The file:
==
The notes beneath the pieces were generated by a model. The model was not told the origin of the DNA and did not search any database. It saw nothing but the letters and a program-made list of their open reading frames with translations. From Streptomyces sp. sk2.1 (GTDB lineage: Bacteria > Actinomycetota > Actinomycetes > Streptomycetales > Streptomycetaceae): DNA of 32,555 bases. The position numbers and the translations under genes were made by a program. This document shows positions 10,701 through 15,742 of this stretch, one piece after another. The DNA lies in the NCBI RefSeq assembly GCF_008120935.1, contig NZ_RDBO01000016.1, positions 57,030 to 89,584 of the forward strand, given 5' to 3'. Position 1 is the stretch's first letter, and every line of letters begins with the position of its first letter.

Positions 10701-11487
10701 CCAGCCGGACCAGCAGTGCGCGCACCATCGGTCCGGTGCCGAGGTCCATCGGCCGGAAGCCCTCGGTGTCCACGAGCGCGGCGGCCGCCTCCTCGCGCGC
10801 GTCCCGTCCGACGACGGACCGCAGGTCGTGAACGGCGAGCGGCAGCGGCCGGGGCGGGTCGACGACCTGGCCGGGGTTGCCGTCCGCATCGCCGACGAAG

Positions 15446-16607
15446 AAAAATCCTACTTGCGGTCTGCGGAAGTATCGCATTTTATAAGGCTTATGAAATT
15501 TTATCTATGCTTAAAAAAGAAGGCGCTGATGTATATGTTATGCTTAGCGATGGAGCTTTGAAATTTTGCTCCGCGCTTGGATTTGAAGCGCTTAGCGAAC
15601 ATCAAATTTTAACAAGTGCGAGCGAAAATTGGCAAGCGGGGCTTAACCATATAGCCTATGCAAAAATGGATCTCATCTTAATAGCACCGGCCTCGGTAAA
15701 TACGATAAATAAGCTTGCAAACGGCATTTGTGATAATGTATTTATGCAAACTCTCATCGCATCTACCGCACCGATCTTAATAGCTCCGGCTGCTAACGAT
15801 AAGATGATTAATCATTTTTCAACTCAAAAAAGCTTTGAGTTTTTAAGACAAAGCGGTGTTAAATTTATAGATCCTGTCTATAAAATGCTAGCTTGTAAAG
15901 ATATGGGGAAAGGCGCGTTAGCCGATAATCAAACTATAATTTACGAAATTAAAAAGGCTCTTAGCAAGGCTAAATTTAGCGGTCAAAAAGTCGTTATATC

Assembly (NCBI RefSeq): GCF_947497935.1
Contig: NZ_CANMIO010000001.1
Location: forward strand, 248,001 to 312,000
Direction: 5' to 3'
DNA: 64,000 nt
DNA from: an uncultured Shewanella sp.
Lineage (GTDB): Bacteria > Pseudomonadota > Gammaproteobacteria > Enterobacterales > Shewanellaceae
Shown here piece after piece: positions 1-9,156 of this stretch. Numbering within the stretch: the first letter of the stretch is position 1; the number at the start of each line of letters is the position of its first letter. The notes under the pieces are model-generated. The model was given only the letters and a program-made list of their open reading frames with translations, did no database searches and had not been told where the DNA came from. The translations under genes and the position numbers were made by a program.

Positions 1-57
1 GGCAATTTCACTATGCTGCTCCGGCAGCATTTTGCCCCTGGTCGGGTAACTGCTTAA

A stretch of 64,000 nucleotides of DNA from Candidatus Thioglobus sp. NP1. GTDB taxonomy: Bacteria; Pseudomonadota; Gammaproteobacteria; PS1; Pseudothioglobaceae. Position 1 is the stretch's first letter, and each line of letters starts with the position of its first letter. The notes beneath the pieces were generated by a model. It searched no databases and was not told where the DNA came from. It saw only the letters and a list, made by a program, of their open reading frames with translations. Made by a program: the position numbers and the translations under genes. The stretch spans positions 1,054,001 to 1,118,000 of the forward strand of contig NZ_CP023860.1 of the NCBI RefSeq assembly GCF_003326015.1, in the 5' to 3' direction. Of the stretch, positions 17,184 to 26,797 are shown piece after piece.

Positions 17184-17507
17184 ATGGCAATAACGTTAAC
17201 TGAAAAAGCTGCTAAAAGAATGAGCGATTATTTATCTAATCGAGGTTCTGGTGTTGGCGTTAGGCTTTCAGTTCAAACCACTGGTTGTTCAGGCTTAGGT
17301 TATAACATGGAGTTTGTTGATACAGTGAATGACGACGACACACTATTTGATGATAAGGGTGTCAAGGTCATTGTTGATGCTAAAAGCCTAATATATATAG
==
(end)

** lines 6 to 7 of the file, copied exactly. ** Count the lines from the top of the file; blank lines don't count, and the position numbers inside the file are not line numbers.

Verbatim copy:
15446 AAAAATCCTACTTGCGGTCTGCGGAAGTATCGCATTTTATAAGGCTTATGAAATT
15501 TTATCTATGCTTAAAAAAGAAGGCGCTGATGTATATGTTATGCTTAGCGATGGAGCTTTGAAATTTTGCTCCGCGCTTGGATTTGAAGCGCTTAGCGAAC